President Reuven Rivlin hosted an official welcoming ceremony for President of Poland H.E. Andrzej Duda, marking his official visit to the State of Israel. President Rivlin received President Duda on the red carpet before the national anthems were played, after which both Presidents reviewed an honor guard and delivered brief statements.
President Rivlin welcomed President Duda of Poland on his arrival and thanked him also for attending the funeral of Israel’s Ninth President, Shimon Peres. He went on to speak of the close ties between the two countries, and said, “Our meeting with officials of the Polish Government are always replete with content and interest, and are a testament to the close ties between our states and our peoples; close historical ties, alongside dealing bravely with a complex, rich, and painful past. Today, there is perhaps no field in which there is not unique cooperation between the two countries. Among them, there is enhanced trade and relations in the fields of science, culture, sport, and security – and I hope we will tighten this cooperation even further.”
He added, “The ties between Israel, the European Union, and Poland are a cornerstone for our foreign policy. We are not only trade partners, we share values, challenges, and geographical proximity, and it is important we coordinate positions in relation to the emerging international agenda.
“Mr. President, you come to Israel, to Jerusalem, at a time when we are facing a wave of terror. We have lived for many years in the shadow of the threat of terror, yet we keep our heads high. Despite this struggle, we succeed in developing here an industry of innovation, of creativity, and initiative, and we want to deepen the cooperation between us.”
President Rivlin concluded by urging Polish citizens to visit Israel, “Come and get to know Israel in person. Come and see firsthand the history there is here, down every path and alleyway, and the advanced future of industry and information technology.”
President Duda thanked President Rivlin for his visit to Poland two years earlier, and for his participation then in the inauguration ceremony of the Jewish Heritage Museum in Warsaw. He said, “This wonderful Museum is testament to our shared history of 2,000 years. This important Museum is in essence for the younger generation in Poland and indeed young Israelis visiting Poland, so they can see the deep ties between the peoples, and the contribution of the Jewish community to building the Polish state and culture.” He gave as an example, the life of the late Shimon Peres who grew up in Poland.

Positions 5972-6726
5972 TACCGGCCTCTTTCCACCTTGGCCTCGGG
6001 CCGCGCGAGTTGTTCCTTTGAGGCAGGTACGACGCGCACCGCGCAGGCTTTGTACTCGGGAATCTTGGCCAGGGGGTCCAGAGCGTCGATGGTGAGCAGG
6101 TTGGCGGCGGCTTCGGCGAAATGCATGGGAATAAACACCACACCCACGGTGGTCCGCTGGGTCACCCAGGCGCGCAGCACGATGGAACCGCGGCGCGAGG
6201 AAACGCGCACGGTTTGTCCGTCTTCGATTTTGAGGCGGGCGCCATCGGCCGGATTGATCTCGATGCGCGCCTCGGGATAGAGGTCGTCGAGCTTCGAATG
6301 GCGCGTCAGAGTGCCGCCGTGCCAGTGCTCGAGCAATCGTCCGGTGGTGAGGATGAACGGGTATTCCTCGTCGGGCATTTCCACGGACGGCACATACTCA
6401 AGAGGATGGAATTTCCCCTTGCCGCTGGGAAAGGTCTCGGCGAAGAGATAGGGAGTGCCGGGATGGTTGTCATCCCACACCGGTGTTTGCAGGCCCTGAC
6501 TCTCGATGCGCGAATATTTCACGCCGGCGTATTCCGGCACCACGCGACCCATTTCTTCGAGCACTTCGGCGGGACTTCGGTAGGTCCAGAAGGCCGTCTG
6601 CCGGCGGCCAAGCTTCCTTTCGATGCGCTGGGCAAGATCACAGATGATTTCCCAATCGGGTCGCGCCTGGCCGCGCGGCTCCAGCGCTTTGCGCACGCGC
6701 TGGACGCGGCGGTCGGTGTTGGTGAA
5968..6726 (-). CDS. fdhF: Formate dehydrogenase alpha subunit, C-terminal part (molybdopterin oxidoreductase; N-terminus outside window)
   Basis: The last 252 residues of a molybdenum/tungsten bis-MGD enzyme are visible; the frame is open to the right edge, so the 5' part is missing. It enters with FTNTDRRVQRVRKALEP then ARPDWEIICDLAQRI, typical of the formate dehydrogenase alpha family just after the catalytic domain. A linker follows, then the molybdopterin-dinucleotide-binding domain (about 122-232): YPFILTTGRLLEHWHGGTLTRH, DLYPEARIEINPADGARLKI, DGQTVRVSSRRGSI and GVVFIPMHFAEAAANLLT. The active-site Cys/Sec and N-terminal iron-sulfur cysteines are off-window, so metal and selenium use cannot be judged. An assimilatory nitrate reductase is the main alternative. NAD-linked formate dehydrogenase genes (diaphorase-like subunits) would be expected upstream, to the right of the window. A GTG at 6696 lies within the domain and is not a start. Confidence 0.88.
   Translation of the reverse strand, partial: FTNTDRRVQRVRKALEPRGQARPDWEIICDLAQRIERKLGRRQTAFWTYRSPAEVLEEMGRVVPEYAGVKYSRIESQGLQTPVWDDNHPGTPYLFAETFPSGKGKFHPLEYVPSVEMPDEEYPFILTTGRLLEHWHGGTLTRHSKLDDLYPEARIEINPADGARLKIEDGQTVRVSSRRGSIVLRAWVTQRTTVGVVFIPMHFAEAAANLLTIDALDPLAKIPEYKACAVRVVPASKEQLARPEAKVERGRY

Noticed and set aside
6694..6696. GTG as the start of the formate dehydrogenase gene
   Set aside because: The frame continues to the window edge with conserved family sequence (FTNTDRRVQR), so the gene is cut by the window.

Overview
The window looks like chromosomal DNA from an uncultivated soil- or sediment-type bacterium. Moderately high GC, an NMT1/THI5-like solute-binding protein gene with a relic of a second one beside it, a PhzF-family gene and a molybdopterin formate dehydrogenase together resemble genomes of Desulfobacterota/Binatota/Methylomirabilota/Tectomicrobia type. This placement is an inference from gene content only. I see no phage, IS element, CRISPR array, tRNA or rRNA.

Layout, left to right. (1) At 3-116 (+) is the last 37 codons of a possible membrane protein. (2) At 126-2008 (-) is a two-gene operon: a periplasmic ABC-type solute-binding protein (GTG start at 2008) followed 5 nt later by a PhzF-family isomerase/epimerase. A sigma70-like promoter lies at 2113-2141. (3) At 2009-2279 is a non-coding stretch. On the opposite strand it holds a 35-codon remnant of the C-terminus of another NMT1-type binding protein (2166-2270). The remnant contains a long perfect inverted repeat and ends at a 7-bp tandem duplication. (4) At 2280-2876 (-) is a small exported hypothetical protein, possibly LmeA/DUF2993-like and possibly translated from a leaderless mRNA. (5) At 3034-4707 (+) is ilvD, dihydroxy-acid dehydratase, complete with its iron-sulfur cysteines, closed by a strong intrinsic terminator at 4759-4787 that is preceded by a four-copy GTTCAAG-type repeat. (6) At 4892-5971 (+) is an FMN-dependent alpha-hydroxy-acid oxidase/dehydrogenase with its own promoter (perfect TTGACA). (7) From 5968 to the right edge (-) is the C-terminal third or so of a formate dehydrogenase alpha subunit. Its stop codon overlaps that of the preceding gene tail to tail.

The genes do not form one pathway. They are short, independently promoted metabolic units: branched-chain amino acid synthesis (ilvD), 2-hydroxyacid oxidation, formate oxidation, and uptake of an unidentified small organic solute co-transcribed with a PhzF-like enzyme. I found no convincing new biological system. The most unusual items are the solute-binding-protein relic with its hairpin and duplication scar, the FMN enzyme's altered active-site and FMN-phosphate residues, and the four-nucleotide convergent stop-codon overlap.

He went on to say, “Many Polish citizens of Jewish origin, gave their lives in defense of Polish sovereignty before the Nazi occupation in 1939. Many paid the ultimate price and we the Polish people remember them always.” He added, “In our history there have also been dramatic and difficult moments. The German invasion of Poland, and what occurred after in the territories occupied by the Nazis, in that factory of death, and the Holocaust, which so deeply damaged the Jewish people. But this was also a spur toward the building of a strong and safe state, in the building of which so many Jews who were born in Poland took part.
“For many years Poland and Israel have been bound by close ties,” President Duda added, “Poland always supported Israel, and I want to assure it will continue to do so.”
He concluded his statement by noting the need for dialogue between Israel and the Palestinians. He said, “It is very important to us that these relations will be as much as possible out of mutual respect, the consideration of the mutual needs of the peoples is important in the discussion and dialogue, and the way to ensure this mutuality in the relations is without imposition by other countries.”
Following their statements, the two Presidents went on to hold a working meeting during which President Rivlin spoke in relation to the French hosted summit which had taken place the previous weekend. He said, “Trust is not built through international summits, only with the clear understanding of both sides that we live here together.”
President Duda also spoke during the meeting about the fight against anti-Semitism in Poland. He commented, “I have said in the past that all who hold anti-Semitic ideas in Poland are as one who desecrates a grave, a despicable act. I also said that those within my people who took part in the pogrom in Kielecki after the end of the Second World War excommunicated themselves from the Polish people. This is my deep conviction. History is sometimes difficult, we are interested in it and try to discover the facts, even the complicated facts. Because there were provocations which in the end led to specific events. But respect for human beings is a supreme value which should not be affected by any kind of provocation. As I said, not all people can be heroes, but we must demand from everyone human decency.”
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